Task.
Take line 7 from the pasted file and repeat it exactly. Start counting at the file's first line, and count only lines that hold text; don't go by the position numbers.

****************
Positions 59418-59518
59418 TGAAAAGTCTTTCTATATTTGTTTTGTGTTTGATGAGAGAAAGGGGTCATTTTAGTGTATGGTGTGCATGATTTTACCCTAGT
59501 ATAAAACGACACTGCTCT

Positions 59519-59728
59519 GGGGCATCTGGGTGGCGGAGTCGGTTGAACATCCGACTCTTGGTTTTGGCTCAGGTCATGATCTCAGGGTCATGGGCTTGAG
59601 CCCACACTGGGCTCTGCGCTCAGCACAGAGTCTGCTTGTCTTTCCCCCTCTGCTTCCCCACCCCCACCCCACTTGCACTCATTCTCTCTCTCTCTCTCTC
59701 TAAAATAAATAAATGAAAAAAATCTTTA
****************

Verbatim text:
59701 TAAAATAAATAAATGAAAAAAATCTTTA